Come along for an exciting ride in Mexico

Tom Dillon, retired newspaperman, may not exactly be a “young adult,” but that doesn’t keep him from appreciating this novel aimed at that category.

ACROSS THE FACE OF THE STORM. By Jerome R. Adams. Guernica Editions. 186 pages, $17.95 paperback.

Reviewed by Tom Dillon

You may know something about the American Revolution, but chances are you don’t know much about the Mexican Revolution of the early 20th century. In fact, like most Americans, you may not know much about Mexico at all.

And that’s one very good reason for reading Jerry Adams’ Across the Face of the Storm, described as a novel for young adults, but in fact a gripping story for all ages.

The story follows the saga of two teenagers, Isabel Cooper, 17, and Frederick Cooper, 15, children of a Scotch-Irish father and Yaqui Indian mother, as they leave their Washington, D.C., home to try to find their missing father after their mother’s untimely death.

They know their father is somewhere in Mexico, apparently teamed up with rebels fighting the dictatorship of Porfirio Diaz, and that’s where this adventurous pair head, first by train, then by stagecoach and wagon. They don’t know it at first, but they’re headed straight into the battle of Ciudad Juarez, a turning point of the fight.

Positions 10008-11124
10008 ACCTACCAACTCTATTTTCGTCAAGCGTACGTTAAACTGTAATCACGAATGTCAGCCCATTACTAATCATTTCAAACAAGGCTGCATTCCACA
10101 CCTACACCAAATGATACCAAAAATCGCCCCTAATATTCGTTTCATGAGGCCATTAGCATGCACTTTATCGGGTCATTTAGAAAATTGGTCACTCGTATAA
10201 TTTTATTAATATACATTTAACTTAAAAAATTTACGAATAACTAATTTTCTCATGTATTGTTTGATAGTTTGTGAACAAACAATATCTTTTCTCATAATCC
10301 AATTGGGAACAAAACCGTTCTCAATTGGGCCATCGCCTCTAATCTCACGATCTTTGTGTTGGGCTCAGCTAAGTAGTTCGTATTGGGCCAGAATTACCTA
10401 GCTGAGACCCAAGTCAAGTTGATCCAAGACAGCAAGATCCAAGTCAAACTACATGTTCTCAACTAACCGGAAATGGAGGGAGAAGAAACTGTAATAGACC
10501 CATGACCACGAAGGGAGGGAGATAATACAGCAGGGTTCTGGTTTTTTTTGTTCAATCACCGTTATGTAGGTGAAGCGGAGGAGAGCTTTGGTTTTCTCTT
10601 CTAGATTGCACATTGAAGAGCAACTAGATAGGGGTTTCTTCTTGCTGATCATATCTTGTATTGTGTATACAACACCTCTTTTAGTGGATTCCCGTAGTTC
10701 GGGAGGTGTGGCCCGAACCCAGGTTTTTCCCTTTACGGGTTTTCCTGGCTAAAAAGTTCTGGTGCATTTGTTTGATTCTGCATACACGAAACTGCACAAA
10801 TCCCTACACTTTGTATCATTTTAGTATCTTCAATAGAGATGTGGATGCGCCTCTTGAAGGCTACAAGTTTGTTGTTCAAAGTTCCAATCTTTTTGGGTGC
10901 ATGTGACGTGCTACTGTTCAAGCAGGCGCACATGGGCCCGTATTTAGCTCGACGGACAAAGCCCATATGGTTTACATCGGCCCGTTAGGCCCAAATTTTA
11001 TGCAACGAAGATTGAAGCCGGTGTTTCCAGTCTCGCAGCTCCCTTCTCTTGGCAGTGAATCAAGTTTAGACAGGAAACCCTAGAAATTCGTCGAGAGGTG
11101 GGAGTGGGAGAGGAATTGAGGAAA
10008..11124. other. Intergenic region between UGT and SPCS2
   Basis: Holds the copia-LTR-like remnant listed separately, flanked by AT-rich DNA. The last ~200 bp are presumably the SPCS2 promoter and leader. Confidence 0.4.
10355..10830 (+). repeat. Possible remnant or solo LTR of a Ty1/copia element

The two are put off by what they see of the turn-of-the-century American South, but then they learn of the “quiet dignity” – the publisher’s words – of their mother’s homeland. After an ugly incident not of their own making, they escape the “federales” – federal police – and are led to refuge with a ragtag militia on its way to join the revolutionary army.

Adams’ novel mixes characters real and imagined. Isabel and Frederick are fictional, but others are not. The militia is led by Lucia Quinones Beltran, a woman and former teacher known to her troops as La Maestra. Under her tutelage, Isabel and Frederick learn to fight. They also win friends and comrades-in-arms.

Much excitement ensues – arrests, close calls, horse stealing, rifle fire and artillery. But perhaps that’s as far as this review should follow the story. Do Isabel and Frederick find their father? What happens to the militia and its heroes? You’ll have to read the story to find out, and you’ll find it worth your time. And one extra word: Be sure to read Adams’ epilogue. It will tell you even more about Mexico.

A disclaimer here: Jerry Adams is a former colleague whose writing I admire. He is a veteran journalist with a great narrative sense and a lot of experience in Latin America, beginning with years in the Peace Corps in Colombia. He’s a former reporter for the Charlotte Observer and Winston-Salem Journal, among others, as well as a freelance writer and teacher.

And with this novel, he’s done his part for bringing an understanding of Mexican history to more readers.

Tom Dillon is a retired journalist in Winston-Salem.


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